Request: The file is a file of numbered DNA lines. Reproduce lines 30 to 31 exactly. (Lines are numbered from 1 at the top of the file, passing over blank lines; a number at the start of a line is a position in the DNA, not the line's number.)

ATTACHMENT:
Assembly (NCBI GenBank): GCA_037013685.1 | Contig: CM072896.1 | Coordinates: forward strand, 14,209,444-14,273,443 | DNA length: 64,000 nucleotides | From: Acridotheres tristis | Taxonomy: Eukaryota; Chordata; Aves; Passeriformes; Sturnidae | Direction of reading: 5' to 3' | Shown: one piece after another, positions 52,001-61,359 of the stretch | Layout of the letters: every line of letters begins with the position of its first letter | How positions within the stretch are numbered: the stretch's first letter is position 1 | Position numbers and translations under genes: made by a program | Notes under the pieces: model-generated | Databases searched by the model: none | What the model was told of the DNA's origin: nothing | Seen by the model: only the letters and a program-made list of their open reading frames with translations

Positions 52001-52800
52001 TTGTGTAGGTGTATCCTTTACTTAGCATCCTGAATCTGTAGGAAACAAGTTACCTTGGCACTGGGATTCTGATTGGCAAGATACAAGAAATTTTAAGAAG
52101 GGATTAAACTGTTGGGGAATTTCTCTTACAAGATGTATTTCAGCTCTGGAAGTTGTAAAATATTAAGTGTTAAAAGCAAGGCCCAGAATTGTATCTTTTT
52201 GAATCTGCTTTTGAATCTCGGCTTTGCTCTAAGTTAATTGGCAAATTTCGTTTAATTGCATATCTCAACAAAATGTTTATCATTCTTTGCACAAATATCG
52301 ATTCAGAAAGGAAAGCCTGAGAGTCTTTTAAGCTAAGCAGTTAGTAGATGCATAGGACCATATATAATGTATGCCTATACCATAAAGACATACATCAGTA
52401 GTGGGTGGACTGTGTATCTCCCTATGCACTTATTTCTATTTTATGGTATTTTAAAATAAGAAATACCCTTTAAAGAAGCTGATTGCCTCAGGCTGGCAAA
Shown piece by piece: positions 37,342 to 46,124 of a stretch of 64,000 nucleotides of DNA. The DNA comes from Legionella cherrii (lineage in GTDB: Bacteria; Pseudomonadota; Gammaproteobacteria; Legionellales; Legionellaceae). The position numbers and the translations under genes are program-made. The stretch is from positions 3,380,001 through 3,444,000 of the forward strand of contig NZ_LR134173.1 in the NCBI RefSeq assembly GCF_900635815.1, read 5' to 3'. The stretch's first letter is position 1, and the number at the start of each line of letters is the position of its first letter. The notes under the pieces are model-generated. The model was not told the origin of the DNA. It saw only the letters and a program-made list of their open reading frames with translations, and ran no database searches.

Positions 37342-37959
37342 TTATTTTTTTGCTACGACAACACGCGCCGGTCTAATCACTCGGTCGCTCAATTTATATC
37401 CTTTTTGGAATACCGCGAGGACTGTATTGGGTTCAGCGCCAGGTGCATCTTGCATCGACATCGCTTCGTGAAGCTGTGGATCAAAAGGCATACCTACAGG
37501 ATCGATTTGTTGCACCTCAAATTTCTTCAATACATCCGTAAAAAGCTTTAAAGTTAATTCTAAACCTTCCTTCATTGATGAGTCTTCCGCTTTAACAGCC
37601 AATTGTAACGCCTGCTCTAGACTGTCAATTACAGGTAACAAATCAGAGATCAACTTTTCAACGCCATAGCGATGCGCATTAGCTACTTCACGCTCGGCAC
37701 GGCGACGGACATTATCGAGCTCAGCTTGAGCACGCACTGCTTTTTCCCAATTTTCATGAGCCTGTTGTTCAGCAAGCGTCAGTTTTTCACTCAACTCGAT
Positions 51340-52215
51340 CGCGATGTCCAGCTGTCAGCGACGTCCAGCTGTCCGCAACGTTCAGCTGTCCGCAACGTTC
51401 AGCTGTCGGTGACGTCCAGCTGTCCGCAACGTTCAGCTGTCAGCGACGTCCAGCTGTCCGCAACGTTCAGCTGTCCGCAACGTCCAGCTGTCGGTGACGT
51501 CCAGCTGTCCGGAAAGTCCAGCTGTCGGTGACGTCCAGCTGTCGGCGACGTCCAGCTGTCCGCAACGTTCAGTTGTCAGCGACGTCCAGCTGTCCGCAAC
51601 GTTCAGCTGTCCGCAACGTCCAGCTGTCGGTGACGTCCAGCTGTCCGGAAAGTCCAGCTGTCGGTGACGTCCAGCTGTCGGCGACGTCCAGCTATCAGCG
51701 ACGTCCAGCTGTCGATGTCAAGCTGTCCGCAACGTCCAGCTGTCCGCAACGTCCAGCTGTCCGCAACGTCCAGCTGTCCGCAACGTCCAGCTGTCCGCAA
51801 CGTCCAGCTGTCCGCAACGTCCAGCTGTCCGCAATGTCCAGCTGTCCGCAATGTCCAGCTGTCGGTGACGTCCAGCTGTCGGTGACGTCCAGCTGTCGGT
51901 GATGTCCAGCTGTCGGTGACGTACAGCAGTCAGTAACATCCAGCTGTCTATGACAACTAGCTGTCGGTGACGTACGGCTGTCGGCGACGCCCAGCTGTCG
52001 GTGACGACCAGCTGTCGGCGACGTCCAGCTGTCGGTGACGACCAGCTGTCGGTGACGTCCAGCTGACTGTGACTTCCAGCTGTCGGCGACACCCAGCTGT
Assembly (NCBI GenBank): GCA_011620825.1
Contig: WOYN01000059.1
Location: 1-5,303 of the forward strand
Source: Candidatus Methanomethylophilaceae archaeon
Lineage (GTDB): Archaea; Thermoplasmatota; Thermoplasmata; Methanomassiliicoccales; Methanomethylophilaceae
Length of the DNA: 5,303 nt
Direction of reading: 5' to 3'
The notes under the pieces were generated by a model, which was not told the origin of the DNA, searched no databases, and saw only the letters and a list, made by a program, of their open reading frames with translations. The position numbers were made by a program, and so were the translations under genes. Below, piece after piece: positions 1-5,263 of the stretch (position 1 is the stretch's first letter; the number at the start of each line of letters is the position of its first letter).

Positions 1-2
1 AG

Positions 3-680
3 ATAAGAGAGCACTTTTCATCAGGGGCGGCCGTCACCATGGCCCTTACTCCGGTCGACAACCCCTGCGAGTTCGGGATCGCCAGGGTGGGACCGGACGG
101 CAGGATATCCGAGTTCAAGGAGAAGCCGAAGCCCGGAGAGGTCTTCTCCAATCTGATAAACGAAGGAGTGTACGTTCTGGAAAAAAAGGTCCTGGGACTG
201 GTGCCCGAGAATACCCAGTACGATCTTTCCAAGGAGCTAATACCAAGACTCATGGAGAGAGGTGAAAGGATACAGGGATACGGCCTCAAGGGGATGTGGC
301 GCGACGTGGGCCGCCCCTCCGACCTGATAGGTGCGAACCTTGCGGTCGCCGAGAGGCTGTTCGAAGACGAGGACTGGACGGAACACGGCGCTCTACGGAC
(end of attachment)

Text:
Direction of reading: 5' to 3'
The notes under the pieces were generated by a model, which was not told the origin of the DNA, searched no databases, and saw only the letters and a list, made by a program, of their open reading frames with translations. The position numbers were made by a program, and so were the translations under genes. Below, piece after piece: positions 1-5,263 of the stretch (position 1 is the stretch's first letter; the number at the start of each line of letters is the position of its first letter).